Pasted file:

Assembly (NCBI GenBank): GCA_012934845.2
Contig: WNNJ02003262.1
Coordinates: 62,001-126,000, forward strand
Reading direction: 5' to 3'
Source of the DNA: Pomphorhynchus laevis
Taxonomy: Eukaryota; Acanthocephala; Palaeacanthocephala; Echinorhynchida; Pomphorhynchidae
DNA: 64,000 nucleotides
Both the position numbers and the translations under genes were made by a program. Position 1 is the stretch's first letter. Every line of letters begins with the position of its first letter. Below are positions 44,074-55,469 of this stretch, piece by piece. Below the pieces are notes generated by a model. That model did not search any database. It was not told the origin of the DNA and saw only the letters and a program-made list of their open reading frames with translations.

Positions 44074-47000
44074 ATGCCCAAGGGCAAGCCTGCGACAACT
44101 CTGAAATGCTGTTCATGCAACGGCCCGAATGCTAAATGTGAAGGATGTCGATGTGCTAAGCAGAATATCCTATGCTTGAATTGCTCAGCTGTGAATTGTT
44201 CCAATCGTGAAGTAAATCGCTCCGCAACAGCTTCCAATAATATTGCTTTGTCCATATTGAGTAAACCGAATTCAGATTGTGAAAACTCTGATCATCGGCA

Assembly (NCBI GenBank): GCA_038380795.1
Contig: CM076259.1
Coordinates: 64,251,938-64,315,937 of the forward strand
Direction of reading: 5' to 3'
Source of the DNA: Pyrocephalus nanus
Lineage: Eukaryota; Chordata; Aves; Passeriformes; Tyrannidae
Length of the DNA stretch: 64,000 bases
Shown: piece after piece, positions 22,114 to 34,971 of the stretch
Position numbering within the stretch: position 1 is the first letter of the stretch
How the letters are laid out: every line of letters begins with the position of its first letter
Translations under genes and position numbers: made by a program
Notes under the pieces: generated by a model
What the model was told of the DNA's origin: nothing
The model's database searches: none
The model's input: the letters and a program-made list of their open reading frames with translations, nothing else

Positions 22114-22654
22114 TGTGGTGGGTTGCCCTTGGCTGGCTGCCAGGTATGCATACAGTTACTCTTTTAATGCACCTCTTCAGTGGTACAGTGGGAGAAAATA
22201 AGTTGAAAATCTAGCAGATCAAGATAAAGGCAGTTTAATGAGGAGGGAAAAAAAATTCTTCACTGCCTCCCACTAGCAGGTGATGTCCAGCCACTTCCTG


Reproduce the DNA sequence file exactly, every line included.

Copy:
Assembly (NCBI GenBank): GCA_012934845.2
Contig: WNNJ02003262.1
Coordinates: 62,001-126,000, forward strand
Reading direction: 5' to 3'
Source of the DNA: Pomphorhynchus laevis
Taxonomy: Eukaryota; Acanthocephala; Palaeacanthocephala; Echinorhynchida; Pomphorhynchidae
DNA: 64,000 nucleotides
Both the position numbers and the translations under genes were made by a program. Position 1 is the stretch's first letter. Every line of letters begins with the position of its first letter. Below are positions 44,074-55,469 of this stretch, piece by piece. Below the pieces are notes generated by a model. That model did not search any database. It was not told the origin of the DNA and saw only the letters and a program-made list of their open reading frames with translations.

Positions 44074-47000
44074 ATGCCCAAGGGCAAGCCTGCGACAACT
44101 CTGAAATGCTGTTCATGCAACGGCCCGAATGCTAAATGTGAAGGATGTCGATGTGCTAAGCAGAATATCCTATGCTTGAATTGCTCAGCTGTGAATTGTT
44201 CCAATCGTGAAGTAAATCGCTCCGCAACAGCTTCCAATAATATTGCTTTGTCCATATTGAGTAAACCGAATTCAGATTGTGAAAACTCTGATCATCGGCA

Assembly (NCBI GenBank): GCA_038380795.1
Contig: CM076259.1
Coordinates: 64,251,938-64,315,937 of the forward strand
Direction of reading: 5' to 3'
Source of the DNA: Pyrocephalus nanus
Lineage: Eukaryota; Chordata; Aves; Passeriformes; Tyrannidae
Length of the DNA stretch: 64,000 bases
Shown: piece after piece, positions 22,114 to 34,971 of the stretch
Position numbering within the stretch: position 1 is the first letter of the stretch
How the letters are laid out: every line of letters begins with the position of its first letter
Translations under genes and position numbers: made by a program
Notes under the pieces: generated by a model
What the model was told of the DNA's origin: nothing
The model's database searches: none
The model's input: the letters and a program-made list of their open reading frames with translations, nothing else

Positions 22114-22654
22114 TGTGGTGGGTTGCCCTTGGCTGGCTGCCAGGTATGCATACAGTTACTCTTTTAATGCACCTCTTCAGTGGTACAGTGGGAGAAAATA
22201 AGTTGAAAATCTAGCAGATCAAGATAAAGGCAGTTTAATGAGGAGGGAAAAAAAATTCTTCACTGCCTCCCACTAGCAGGTGATGTCCAGCCACTTCCTG